On a Musical Note

c_a017Well, deep into the wee small hours of the night, I opened my new book and began reading chapter one – page one! Heh! I’ll relate that experience later but I’ve just been prompted to tell you about some wonderful musical links that closely relate to our subject at hand. Now I have to admit here that I’ve been a fan of Kate Bush for an age and held her album The Sensual World close to my bosom as a one of the highlights of her career – but now I find there are references to Ulysses I’d never even guessed at. You do learn something every day after all! How very sobering.

Read more “On a Musical Note”

More Music, Please…

I just saw a music blog that offered up a new (for me at least) idea about “the introit” Mulligan speaks as the first dialogue here. It seems that the Latin may be sung, meaning the first spoken words in the novel might be intended as music to rouse Stephen from the tower. Interesting idea. here’s the link;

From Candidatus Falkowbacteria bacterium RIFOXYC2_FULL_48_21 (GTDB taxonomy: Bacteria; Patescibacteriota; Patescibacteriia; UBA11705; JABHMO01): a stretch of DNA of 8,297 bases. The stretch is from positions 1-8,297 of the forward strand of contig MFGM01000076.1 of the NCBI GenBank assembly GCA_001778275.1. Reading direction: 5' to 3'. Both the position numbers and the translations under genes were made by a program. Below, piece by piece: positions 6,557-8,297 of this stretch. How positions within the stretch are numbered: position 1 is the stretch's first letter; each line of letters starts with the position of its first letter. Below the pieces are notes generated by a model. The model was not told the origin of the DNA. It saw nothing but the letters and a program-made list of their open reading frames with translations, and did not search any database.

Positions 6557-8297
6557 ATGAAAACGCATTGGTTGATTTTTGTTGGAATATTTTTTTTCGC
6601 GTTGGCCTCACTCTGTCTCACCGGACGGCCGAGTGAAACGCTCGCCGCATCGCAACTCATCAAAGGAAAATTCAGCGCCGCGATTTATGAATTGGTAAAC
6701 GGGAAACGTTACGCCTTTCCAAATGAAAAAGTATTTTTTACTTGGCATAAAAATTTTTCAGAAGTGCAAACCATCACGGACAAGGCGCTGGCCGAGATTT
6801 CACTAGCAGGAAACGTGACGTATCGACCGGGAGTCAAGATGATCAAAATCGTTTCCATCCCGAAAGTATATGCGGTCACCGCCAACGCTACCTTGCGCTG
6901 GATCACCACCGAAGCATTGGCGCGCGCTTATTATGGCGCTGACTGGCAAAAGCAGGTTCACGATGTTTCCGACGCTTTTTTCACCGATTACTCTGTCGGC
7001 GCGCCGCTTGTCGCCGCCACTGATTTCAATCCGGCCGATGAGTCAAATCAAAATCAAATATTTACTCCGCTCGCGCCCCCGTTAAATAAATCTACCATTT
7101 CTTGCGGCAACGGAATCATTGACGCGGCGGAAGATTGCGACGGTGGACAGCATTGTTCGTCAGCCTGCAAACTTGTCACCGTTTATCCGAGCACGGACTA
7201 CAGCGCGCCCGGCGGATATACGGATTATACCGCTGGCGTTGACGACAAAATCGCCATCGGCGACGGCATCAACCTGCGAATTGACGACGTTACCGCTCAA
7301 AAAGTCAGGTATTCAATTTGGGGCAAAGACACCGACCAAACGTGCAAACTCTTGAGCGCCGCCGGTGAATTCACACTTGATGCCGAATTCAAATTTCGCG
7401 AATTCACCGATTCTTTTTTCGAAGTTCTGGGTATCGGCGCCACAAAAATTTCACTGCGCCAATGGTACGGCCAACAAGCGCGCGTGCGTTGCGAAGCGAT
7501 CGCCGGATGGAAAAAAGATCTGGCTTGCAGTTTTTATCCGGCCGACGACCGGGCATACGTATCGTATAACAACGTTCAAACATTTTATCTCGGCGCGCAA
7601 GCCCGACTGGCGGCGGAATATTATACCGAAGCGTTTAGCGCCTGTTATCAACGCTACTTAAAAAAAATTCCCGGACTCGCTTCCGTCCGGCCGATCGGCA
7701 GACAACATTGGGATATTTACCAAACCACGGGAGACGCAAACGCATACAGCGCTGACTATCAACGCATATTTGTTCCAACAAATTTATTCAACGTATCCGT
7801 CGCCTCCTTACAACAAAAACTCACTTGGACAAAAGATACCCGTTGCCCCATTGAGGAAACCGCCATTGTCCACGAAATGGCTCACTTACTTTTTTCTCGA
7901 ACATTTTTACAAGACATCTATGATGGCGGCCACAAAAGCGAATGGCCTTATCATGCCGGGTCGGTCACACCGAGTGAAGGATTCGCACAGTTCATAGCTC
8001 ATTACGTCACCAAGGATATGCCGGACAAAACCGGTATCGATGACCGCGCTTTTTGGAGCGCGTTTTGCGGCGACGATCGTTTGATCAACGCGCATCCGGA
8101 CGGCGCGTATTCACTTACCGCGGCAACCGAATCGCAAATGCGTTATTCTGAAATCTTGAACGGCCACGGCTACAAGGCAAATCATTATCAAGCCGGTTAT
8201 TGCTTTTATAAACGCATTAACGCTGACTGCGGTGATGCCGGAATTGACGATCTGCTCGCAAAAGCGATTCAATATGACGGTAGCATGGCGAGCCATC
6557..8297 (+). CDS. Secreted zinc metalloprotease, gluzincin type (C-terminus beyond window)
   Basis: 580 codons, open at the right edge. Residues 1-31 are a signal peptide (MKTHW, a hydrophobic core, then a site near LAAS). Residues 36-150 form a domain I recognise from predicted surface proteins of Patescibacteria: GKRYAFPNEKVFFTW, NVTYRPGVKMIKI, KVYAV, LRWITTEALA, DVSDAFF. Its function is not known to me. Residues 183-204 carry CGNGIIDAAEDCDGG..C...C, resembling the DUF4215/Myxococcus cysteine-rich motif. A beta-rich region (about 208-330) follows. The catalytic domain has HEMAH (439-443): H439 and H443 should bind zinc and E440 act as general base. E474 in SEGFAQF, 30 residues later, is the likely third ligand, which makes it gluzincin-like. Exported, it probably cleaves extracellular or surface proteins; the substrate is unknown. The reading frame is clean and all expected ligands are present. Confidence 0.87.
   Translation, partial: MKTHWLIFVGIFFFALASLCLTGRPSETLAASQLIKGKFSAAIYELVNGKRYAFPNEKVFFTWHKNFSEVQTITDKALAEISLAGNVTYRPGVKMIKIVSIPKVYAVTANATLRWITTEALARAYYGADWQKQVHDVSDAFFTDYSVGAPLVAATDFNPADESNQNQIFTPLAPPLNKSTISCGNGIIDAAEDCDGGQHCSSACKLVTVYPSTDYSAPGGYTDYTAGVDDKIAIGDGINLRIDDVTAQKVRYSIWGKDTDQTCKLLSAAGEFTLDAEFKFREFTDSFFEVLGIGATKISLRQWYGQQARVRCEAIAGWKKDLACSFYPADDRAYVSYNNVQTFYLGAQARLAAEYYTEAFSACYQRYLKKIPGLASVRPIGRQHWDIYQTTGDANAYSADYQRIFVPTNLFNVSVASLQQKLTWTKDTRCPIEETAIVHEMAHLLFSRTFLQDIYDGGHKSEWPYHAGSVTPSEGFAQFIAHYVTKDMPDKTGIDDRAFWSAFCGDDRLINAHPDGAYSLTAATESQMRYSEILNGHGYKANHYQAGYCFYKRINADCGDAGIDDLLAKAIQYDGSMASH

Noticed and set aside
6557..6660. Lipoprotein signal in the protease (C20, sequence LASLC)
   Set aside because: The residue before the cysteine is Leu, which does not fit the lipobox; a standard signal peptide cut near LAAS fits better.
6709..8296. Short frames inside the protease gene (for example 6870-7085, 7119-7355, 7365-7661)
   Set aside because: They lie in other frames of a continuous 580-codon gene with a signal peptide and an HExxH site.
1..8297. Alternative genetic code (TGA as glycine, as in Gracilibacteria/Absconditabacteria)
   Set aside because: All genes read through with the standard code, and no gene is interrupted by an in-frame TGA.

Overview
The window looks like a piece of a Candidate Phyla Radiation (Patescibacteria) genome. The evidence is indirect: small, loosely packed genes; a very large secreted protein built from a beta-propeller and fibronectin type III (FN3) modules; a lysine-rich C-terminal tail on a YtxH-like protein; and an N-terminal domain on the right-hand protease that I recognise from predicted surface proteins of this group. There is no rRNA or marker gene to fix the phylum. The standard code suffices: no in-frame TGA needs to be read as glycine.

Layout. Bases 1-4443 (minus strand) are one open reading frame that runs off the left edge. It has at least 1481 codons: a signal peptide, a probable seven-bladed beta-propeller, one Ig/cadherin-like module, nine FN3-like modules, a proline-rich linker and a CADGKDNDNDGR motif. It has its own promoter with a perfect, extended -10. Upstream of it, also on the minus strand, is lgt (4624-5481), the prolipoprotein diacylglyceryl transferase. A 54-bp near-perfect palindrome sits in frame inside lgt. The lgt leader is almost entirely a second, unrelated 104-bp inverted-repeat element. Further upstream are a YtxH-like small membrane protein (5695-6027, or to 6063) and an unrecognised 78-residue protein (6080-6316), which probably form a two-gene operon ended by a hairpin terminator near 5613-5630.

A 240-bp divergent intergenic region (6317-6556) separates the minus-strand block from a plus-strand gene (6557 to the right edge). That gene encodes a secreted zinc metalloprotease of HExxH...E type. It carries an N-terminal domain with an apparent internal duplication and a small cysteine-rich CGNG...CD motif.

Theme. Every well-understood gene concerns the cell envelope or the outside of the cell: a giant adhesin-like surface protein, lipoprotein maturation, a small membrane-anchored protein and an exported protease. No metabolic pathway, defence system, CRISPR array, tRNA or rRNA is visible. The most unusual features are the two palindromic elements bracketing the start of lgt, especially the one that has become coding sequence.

http://blog.allmusic.com/2009/6/12/love’s-old-sweet-song-music-for-bloomsday/

This is an especially rewarding link, with ten sound files of Joyce music and a YouTube embedded reading by joyce of passages from the WAKE. Check it out. -Rob

Telemachus 0027

The flashback continues. Stephen is thinking about his mother, thinking about her room and objects he identifies with her, thinking about her memories, things she told him about her childhood.

Remember the context–Mulligan wants to use Stephen’s money, his wit, his ideas for his own benefit.  This is mostly just selfishness, but also grandiosity, in that Mulligan wants to use Stephen for his project to “Hellenise” the island, to bring a new classical age to this struggling Ireland that’s at a critical point in its history.  Several times through the day Stephen will hear about a new plan for Ireland, people will turn to him to talk about the future, or it’s artistic future. Where does this lead him?

Backwards–to thoughts about his mother–to the creation of a scene.  In these powerful and vivid fragments, you’re seeing Stephen Dedalus begin to stretch his wings (so to speak) and show the promise of his creativity.